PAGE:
As Jews around the world gather to light the fifth candle for Chanukah, many of Toronto’s young professionals will convene for a night of dialogue and remembrance.
On Thursday Dec. 10, the eleventh annual Dinner of Miracles will commence at the Petah Tikvah Congregation. The event, organized by UJA’s Young Leaders, was created to foster active conversations between younger generations and Holocaust survivors.
“When Holocaust survivors come together with young people and share their stories, miracles happen. Our participants not only hear the testimonies of incredible survivors, but they leave the program with a sense of urgency to ensure that the stories live on,” Raquel Binder, co-chair of the event, told The CJN.
This year’s keynote speaker is Thomas Walther, a 71-year-old German lawyer who has supported Holocaust survivors in their testimonies against Nazi perpetrators. During the Kristallnacht pogroms, his father sheltered two Jewish families from violence. Today, Walther is a renowned Nazi hunter, and recently spearheaded the trial and eventual incarceration of Oskar Groening, otherwise known as the “Auschwitz Bookkeeper.”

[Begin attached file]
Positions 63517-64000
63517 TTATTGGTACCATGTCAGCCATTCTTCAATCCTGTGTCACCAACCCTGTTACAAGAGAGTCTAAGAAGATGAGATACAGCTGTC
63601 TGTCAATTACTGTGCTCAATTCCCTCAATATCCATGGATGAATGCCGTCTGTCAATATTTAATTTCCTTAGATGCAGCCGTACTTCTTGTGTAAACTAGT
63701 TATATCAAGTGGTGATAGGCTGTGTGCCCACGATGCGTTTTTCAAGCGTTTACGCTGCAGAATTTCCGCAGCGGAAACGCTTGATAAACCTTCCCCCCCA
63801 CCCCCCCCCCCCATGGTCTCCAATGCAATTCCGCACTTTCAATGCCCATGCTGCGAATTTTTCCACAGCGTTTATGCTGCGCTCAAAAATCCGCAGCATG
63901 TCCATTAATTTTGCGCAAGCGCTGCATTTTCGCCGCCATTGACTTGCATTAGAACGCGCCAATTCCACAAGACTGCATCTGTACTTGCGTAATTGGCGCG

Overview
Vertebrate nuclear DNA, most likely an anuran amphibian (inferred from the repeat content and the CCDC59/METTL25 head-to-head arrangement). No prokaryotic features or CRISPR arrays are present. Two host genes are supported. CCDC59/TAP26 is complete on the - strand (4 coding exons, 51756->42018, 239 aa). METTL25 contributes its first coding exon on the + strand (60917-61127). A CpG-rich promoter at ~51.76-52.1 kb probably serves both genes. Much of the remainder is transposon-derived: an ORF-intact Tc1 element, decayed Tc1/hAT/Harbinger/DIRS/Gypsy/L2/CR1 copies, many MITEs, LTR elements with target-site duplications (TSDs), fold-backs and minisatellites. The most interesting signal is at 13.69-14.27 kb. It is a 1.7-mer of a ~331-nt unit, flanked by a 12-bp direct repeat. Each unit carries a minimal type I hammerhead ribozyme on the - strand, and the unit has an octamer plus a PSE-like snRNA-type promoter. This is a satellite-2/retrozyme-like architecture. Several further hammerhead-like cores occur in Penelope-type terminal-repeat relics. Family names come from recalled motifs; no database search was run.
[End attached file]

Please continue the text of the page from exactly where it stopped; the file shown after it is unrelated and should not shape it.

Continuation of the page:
Groening was a former German SS guard stationed at Auschwitz, and participated in the sorting and counting of prisoners. He was charged with 300,000 counts of aiding and abetting murder by a German court back in early 2015.
“Over 40 Holocaust survivors will be attending Dinner of Miracles. Our strong survivor community is integral to the success of this event. Joining us this year will be Max Eisen, Bill Glied, and Hedy Bohm who worked with Mr. Walther testif[ying] in the Oscar Groening trial last year,” said Binder.
The dinner, according to Binder, arose out of a necessity to provide a platform that would allow young people to reiterate the narratives of Toronto’s community of Holocaust survivors.
Rafi Yablonsky, manager of UJA Young Leaders, noted, “As a grandchild of Holocaust survivors, I grew up with the value of ‘Never Forget.’ As young professionals, the future is in our hands. Dinner of Miracles helps to ensure that our future is in good hands.”
“Holocaust remembrance and education is rapidly changing,” added Binder. “We are the last generation that has the benefit of first-hand dialogue with Holocaust survivors. Their stories are integral to ensuring that the world never forgets the horrors of the Holocaust.”